The timeline for infections is discussed in greater detail separately. (See "Overview of infections following hematopoietic cell transplantation", section on 'Timeline for infections'.)
DEFINITIONS OF PROPHYLAXIS AND PRE-EMPTIVE THERAPY — Approaches to the prevention of infection in HCT recipients include primary prophylaxis, secondary prophylaxis, and pre-emptive therapy.
●Primary prophylaxis – Primary prophylaxis involves the administration of an antimicrobial drug to prevent infection in patients at increased risk.
●Secondary prophylaxis – Secondary prophylaxis involves the administration of prophylactic doses of an antimicrobial drug to prevent recurrent infection.
●Pre-emptive therapy – Pre-emptive therapy involves starting antimicrobial therapy based upon screening with a sensitive assay (eg, polymerase chain reaction) in an attempt to detect early infection. The goal of pre-emptive therapy is to avoid progression to invasive disease. Pre-emptive therapy may be favored over prophylaxis when the antimicrobial therapy is particularly toxic (eg, for cytomegalovirus). (See 'Pre-emptive therapy' below.)
HERPESVIRUSES — Reactivation of herpesviruses is common after HCT . Prophylactic and/or pre-emptive strategies are employed for herpes simplex virus (HSV)-1 and -2, varicella-zoster virus (VZV), cytomegalovirus (CMV), and Epstein-Barr virus (EBV).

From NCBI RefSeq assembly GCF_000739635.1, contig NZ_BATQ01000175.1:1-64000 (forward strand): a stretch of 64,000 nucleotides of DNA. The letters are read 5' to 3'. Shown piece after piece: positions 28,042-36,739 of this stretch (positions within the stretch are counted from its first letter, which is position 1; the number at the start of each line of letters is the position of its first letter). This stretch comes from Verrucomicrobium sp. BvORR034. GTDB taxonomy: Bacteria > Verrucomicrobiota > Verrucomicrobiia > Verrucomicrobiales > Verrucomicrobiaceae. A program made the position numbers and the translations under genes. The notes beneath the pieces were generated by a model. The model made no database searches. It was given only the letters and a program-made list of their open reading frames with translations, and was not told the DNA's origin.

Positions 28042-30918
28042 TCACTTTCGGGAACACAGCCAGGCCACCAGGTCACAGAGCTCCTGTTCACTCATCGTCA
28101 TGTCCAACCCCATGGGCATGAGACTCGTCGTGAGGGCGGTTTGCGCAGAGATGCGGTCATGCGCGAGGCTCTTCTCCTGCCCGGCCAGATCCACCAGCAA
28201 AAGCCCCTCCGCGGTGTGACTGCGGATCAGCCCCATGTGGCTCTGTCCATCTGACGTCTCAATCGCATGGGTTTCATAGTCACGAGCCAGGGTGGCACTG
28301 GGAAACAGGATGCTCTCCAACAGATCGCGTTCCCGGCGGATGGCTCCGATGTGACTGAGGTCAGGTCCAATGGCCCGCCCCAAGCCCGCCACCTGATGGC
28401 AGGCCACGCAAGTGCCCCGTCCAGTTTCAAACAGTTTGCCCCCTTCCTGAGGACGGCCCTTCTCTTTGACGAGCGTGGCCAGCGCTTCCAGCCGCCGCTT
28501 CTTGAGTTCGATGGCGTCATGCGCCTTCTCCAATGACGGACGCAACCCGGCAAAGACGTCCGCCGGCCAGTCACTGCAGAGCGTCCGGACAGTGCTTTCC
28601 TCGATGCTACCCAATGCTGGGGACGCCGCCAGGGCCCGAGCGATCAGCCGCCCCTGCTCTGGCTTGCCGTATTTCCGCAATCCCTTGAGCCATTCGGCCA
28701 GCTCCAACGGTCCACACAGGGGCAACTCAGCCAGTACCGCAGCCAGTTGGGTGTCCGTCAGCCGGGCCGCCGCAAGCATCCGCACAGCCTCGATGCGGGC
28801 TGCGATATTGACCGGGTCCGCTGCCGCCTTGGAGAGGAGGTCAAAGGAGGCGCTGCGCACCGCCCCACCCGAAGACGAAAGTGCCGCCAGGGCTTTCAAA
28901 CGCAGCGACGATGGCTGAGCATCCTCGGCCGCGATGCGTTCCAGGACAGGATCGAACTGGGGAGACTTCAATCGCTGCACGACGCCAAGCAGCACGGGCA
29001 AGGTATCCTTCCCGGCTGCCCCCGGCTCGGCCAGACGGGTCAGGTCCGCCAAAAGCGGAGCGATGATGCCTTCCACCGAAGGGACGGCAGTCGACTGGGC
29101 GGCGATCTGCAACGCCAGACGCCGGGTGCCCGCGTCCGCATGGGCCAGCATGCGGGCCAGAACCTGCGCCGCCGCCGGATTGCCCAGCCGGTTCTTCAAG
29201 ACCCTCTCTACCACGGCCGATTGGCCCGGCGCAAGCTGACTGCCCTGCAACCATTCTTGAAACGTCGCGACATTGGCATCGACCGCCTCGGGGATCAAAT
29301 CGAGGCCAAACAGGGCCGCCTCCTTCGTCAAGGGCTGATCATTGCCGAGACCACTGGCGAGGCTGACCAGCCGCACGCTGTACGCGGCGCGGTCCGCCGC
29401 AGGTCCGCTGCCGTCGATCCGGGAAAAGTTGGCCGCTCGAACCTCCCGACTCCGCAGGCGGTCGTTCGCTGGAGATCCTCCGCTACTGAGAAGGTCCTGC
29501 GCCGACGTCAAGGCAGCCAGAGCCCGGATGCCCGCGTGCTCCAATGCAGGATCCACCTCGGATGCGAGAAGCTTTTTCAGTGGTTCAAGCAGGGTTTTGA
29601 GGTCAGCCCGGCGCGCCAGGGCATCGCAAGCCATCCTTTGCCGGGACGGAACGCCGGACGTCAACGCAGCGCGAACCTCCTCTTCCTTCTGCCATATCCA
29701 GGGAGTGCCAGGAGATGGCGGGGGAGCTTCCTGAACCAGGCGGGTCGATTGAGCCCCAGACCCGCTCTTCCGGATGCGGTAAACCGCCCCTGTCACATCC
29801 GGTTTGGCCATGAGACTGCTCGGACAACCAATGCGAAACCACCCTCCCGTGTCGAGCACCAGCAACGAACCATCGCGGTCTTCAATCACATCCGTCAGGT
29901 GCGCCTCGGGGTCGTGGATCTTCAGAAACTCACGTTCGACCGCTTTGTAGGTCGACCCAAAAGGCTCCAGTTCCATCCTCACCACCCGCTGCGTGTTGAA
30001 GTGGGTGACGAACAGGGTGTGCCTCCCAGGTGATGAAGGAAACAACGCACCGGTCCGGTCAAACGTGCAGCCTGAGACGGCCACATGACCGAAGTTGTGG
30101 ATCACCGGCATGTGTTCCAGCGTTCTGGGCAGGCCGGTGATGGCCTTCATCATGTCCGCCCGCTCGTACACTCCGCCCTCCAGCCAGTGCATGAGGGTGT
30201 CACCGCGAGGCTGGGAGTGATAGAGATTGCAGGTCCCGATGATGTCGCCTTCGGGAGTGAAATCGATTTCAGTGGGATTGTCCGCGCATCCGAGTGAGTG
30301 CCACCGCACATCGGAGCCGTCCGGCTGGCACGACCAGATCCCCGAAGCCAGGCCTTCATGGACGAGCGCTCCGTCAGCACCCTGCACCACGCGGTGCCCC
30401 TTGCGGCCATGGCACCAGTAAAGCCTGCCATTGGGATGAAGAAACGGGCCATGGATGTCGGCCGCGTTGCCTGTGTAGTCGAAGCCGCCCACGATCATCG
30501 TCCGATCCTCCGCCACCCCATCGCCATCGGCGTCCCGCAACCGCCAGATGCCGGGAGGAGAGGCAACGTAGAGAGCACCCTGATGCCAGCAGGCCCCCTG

Herpes simplex virus — We test all HCT candidates for HSV-1 and HSV-2 immunoglobulin G (IgG) antibodies prior to transplantation . HCT recipients who are seropositive for HSV-1 and/or HSV-2 should receive antiviral prophylaxis during the early transplant period. The usual approach involves starting an antiviral agent when the conditioning regimen is started and continuing it until engraftment or until mucositis resolves, whichever is longer; most patients require HSV prophylaxis for approximately 30 days following transplantation. We give a longer course to patients with a history of frequent recurrences of HSV. As acyclovir is continued for a much longer period in VZV-seropositive recipients, the duration of acyclovir is typically driven by VZV seropositivity, and some centers have stopped checking HSV serologies in VZV-positive patients. (See 'Varicella-zoster virus' below.)